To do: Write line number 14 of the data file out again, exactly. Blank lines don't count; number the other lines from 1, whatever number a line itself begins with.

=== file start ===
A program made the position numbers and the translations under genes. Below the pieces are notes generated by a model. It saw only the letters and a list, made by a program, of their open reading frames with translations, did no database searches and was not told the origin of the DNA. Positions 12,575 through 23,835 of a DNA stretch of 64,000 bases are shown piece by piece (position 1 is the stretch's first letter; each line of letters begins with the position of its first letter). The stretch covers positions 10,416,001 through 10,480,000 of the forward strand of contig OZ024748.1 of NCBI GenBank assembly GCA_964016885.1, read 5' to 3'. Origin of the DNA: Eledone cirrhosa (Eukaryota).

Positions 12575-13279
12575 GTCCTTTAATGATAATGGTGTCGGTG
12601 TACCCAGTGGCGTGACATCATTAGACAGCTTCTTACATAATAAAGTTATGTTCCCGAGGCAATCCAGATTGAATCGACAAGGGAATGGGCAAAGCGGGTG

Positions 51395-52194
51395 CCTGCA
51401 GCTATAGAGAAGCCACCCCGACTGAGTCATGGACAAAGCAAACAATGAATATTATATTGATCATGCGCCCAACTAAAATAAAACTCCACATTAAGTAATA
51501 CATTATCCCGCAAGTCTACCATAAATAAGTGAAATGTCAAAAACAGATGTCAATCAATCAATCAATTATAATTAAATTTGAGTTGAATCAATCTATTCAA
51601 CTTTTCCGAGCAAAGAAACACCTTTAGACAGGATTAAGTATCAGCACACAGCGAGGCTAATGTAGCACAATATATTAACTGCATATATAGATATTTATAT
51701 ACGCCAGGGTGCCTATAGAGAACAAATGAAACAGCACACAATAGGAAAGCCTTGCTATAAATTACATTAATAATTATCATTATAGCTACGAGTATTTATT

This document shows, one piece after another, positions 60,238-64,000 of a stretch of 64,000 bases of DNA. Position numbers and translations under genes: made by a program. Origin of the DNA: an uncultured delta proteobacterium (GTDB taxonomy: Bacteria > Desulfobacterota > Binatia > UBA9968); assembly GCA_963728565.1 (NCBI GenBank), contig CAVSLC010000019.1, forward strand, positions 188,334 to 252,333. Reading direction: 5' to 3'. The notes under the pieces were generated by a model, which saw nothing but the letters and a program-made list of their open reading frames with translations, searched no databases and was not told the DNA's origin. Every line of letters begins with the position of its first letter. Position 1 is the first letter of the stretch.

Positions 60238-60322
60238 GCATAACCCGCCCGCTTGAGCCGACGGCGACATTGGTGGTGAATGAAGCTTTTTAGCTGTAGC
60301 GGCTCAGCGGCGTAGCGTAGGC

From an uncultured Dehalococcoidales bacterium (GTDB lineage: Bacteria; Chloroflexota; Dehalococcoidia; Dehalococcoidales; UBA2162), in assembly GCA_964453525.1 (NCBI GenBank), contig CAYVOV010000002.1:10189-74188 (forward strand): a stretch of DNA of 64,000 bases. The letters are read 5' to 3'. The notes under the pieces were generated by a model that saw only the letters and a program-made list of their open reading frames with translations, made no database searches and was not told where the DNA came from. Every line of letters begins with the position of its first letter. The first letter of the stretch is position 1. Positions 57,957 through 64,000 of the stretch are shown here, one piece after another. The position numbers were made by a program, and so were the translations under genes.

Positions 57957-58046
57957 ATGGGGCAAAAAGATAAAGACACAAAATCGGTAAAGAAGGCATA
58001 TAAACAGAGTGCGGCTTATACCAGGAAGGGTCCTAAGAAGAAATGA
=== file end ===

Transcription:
60301 GGCTCAGCGGCGTAGCGTAGGC